Tracetest blog

Frontend Overhaul of OTel Demo: Go to Next.js

Oct 5, 2022
5 min
Oscar Reyes
Lead Software Engineer

How Tracetest contributed to the OpenTelemetry Project by rewriting the older Go-based store front in Next.js. Discusses the technology choices & details of instrumenting the app.

Frontend Overhaul of OTel Demo: Go to Next.js
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One of the OpenTelemetry Project's many Special Interest Groups (SIG) is the [OpenTelemetry Community Demo SIG]( which gives support to a set of instrumented backend microservices and a web frontend app that are primarily used to showcase how to instrument a distributed system using OpenTelemetry.

The application's main focus is to demonstrate the implementation process to instrument an application no matter what programming language, platform, or operating system your team is using, as well as providing different approaching techniques (automatic and manual instrumentation, metrics, baggage). All of this while following the standards and conventions defined by the official OpenTelemetry Documentation. More about the specific requirements can be [found here](

At Tracetest, we have always focused on becoming part of and embracing the OpenTelemetry community. One of our goals this summer was to get more involved with a core OpenTelemetry project where we could provide a meaningful contribution. The OTel demo became the best match for achieving that goal as it would not only help the community, but we at Tracetest needed a good example to test and showcase what can be done with our tool.

During the version 0.7 project cycle, we created two specific tickets to get us closer to the community and start looking for things to pick up:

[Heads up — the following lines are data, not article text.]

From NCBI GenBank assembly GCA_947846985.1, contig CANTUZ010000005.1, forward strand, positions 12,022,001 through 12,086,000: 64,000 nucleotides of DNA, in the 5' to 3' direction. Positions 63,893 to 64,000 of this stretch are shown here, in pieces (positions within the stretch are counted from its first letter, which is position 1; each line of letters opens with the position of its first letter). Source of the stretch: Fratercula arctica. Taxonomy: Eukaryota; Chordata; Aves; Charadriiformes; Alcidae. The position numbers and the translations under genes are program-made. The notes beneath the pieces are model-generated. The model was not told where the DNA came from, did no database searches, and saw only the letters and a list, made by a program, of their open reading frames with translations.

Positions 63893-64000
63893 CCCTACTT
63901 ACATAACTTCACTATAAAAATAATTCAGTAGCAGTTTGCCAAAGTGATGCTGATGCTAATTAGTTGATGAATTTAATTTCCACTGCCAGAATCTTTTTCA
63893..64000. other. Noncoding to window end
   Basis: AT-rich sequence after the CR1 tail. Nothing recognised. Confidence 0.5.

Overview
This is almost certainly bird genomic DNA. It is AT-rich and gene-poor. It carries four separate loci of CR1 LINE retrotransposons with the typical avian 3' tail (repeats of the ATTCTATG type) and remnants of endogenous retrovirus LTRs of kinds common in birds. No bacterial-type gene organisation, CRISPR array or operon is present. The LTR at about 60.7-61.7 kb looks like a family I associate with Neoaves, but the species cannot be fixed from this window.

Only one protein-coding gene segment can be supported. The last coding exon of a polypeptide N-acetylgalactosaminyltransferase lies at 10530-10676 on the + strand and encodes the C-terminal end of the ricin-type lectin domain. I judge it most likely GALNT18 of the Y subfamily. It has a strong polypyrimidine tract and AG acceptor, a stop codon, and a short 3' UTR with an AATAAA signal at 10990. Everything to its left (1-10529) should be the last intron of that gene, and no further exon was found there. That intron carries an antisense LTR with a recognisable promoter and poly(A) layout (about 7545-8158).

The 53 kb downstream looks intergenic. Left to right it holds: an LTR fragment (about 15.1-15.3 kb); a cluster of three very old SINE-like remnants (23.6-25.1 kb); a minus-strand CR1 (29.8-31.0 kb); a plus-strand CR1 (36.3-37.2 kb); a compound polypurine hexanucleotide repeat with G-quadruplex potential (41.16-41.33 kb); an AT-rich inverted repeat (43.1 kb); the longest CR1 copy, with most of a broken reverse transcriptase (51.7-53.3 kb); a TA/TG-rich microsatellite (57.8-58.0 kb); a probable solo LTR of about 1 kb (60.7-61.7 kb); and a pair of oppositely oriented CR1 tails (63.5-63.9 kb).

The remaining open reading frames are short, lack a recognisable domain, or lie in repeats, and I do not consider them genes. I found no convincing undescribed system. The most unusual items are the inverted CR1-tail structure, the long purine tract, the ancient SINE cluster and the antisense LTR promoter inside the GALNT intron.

1. [[Wildcard #2] OTEL Demo Contribution](

2. [[Wildcard #1] OTEL Demo Contribution](

The first thing we did was to get in contact with Carter Socha, the organizer of the OTel Demo SIG. Carter was really welcoming and helped us identify where our contributions could be the most impactful. We started looking at [the issue created by Austin Parker]( referencing a complete front-end overhaul that would involve moving the application away from Go (SSR) to an architecture that included a browser-side client (CSR), as well as improving the overall style, theme, and user experience. A fun aspect of the work was the request to move the store from a ‘normal’ store to an astronomy store to match the OpenTelemetry project’s overall branding.

Once we got confirmation and the green light from the rest of the OTel Demo SIG team the Tracetest team started working on the different changes included as part of the application frontend architecture overhaul.

## OpenTelemetry Demo Application Description and Tech Stack

The demo app is an astronomy webstore that has the basic functionality to purchase online products such as a shopping cart, currency selector, product listing, and payment & checkout. It also includes features to display promotional items (ads) and related products depending on the context of the user.

The demo stack includes a set of multiple microservices built in different languages, one for each of the following programming languages:

1. Go

2. PHP

3. C++

4. .NET

5. Ruby

6. Python

7. Node.js

8. Rust

9. Elixir

Every microservice has a specific goal and can communicate with others by using a global GRPC definition. Persistent information is saved into a Postgres database and there are outbound services that connect with third-party services to trigger events (such as confirmation emails).

All of the microservices, including the front end, are connected to the same Open Telemetry collector instance, which uses Jaeger as one of the data stores for the traces and spans.

The front end was constituted by a Golang SSR application which sent the complete HTML to the browser client to be displayed. Each request and form call was redirecting the user back to the server so the new piece of information was shown.

## Web App Styling Improvements, Theme Updates, and User Experience Redesign

Before the Tracetest team got involved in the development process, the frontend application wasn’t matching the theme that OpenTelemetry had been using in terms of colors, products, and overall user experience. In addition, the demo lacked a real frontend (browser side) application as the current implementation was a Go SSR application.